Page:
Chemistry?

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Coldblueberry
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Chemistry?

Post by Coldblueberry »

On the NAQT distribution, I see
Chemistry_Non_Element 2 19 / 17 0.7 / 0.7
Chemistry_Misc 1 10 / 8 0.4 / 0.3

Can anyone explain what these categories are and point me to a place with Chemistry Canon? Reading acf and Pace packets, I see a lot of "identify this molecule/compound" type of question with its precipitates, and common uses, and other IDing stuff.

How to study for this?
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Stained Diviner
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Re: Chemistry?

Post by Stained Diviner »

The best way to study for quizbowl chemistry is to take AP Chemistry or read through a textbook used for such a course or a College Intro course.

As you may or may not already know, you can find old Chemistry questions (or questions specific to any category) at ACFDB. You probably want to start by focusing on recent Fall and Winter questions.
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Mechanical Beasts
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Re: Chemistry?

Post by Mechanical Beasts »

Note that topics that are common at Winter (and less so at Fall) in chemistry--like organic chemistry--aren't covered by the high school canon, and except for leadins (used sparingly) and third parts of bonuses (doubly so) you won't get very high value for your time learning them. (Winter also contains some statistical mechanics, which more and more frequently finds itself as the leadins to thermodynamics tossups.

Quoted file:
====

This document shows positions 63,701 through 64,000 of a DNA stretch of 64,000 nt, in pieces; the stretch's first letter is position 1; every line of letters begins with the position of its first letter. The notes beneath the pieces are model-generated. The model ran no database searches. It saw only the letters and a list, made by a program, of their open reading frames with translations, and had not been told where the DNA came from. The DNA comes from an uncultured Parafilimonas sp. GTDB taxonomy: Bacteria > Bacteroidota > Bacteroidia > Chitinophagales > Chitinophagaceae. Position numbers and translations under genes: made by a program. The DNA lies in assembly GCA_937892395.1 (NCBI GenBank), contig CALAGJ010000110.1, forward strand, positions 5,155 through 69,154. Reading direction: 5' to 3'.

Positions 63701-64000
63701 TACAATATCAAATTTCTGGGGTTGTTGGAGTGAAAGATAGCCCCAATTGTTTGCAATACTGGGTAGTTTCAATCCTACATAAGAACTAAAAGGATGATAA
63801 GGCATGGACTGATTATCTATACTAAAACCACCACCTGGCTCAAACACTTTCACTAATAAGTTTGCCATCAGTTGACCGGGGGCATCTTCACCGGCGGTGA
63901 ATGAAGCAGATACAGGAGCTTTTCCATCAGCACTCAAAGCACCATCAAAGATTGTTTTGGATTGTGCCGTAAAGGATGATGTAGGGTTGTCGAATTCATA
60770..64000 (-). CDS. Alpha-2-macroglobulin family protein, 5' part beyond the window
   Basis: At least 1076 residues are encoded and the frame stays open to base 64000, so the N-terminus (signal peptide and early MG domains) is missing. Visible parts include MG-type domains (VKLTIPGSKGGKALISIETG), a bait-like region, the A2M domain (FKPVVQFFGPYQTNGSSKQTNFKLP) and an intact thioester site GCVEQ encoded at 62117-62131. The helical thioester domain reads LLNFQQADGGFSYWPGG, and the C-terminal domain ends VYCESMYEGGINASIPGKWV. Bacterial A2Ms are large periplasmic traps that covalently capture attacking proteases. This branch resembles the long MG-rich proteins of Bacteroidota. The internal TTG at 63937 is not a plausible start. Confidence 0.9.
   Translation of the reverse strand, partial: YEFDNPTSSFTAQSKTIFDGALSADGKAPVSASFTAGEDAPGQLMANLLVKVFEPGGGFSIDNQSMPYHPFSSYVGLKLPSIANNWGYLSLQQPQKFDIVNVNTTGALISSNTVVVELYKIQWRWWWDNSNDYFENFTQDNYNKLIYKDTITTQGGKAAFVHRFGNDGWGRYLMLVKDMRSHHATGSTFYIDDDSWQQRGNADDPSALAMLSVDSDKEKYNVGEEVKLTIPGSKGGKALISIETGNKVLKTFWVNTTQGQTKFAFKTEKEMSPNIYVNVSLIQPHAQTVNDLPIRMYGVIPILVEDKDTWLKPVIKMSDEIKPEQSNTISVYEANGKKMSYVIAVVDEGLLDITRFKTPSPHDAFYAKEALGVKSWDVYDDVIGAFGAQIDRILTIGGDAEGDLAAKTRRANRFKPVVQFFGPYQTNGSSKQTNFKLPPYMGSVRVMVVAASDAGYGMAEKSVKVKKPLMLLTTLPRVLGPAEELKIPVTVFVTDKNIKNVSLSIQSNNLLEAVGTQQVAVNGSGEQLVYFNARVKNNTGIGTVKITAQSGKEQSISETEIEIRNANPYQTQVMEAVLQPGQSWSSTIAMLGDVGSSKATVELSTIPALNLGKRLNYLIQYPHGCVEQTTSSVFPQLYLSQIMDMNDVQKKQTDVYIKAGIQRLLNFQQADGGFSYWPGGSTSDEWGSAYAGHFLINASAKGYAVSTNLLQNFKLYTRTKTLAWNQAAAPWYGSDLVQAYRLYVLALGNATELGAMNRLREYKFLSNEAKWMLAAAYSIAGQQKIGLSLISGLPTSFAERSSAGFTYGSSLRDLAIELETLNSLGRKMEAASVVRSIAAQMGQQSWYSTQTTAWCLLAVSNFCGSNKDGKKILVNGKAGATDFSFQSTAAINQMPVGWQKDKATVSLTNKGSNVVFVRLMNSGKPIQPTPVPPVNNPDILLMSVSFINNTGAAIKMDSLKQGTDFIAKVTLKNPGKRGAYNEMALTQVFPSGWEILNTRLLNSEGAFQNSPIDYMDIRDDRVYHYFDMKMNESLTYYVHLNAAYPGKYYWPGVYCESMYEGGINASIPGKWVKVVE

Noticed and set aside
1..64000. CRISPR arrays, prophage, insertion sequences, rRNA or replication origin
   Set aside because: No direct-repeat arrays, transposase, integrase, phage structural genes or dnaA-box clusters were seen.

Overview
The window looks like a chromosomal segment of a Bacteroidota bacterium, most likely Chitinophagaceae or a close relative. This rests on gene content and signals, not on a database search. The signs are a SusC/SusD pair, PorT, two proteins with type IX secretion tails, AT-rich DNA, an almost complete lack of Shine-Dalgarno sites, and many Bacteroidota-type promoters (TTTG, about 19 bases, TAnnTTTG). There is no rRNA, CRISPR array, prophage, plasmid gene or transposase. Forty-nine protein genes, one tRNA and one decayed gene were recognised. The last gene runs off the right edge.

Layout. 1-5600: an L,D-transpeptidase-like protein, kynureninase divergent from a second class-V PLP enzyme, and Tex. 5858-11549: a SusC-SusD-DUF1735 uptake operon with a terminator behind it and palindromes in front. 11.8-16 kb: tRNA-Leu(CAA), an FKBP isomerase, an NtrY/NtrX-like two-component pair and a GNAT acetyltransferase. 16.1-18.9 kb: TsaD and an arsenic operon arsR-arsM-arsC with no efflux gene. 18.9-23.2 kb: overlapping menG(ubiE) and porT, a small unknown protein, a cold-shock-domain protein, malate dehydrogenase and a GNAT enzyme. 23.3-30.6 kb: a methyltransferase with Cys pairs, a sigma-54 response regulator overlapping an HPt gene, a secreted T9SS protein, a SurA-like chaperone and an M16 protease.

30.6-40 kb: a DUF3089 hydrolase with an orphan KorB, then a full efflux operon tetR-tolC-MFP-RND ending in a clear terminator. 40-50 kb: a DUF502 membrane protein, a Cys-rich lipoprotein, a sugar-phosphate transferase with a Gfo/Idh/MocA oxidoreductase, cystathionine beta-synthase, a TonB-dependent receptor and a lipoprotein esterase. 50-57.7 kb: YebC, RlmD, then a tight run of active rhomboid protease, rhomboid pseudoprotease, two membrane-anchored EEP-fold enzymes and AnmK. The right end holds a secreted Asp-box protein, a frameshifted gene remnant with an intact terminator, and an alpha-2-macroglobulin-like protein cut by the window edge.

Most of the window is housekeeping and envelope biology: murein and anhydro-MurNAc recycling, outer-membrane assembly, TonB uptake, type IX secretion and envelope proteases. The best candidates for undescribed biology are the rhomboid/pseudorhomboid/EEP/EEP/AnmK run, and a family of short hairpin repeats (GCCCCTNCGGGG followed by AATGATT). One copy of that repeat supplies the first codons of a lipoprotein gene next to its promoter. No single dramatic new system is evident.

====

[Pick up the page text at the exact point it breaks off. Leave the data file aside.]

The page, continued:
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Re: Chemistry?

Post by Important Bird Area »

Coldblueberry wrote:On the NAQT distribution, I see
Chemistry_Non_Element 19 / 17
Chemistry_Misc 10 / 8

Can anyone explain what these categories are?
The subdivision of chemistry is there to make sure that element questions don't take over the entire chemistry distribution (eg, a tossup on "helium" can fill the "miscellaneous" section, but not the "not about elements" section). Here's the list of not-element tossup answers from IS #95:

indicators
Fritz Haber
sucrose
pH
metals
sigma bonds
common link tossup on "4"
Ernest Rutherford
free radicals
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DongDonger
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Re: Chemistry?

Post by DongDonger »

I have a decent background in chem, so I don't find that I have to study for it as much as I do for other categories. But, I took the AP Chem test this year, and I found that the review book I used (Barron's 5th ed.) covered nearly everything in the quiz bowl canon. It has its fair share of trivia and stock clues and describes in detail the basics of the chemistry canon, such as the ones bt_green_warbler listed. Learning the mathematics behind the chemistry is also helpful, as many tossups I've seen describe the mathematical relationships between certain quantities and qualities; also, there were some thermodynamic calculations on a set I read recently. So if you want to study for quiz bowl chem, those AP review books are actually incredibly helpful (not just for chem, but for bio, world history, and Euro history, as I've found).

As far as organic chemistry, I can't really help you there because I have yet to find easy-to-understand, comprehensive, and reliable study materials for it; and functional groups and structure are basically the extent of orgy chem in the AP Chem curriculum.
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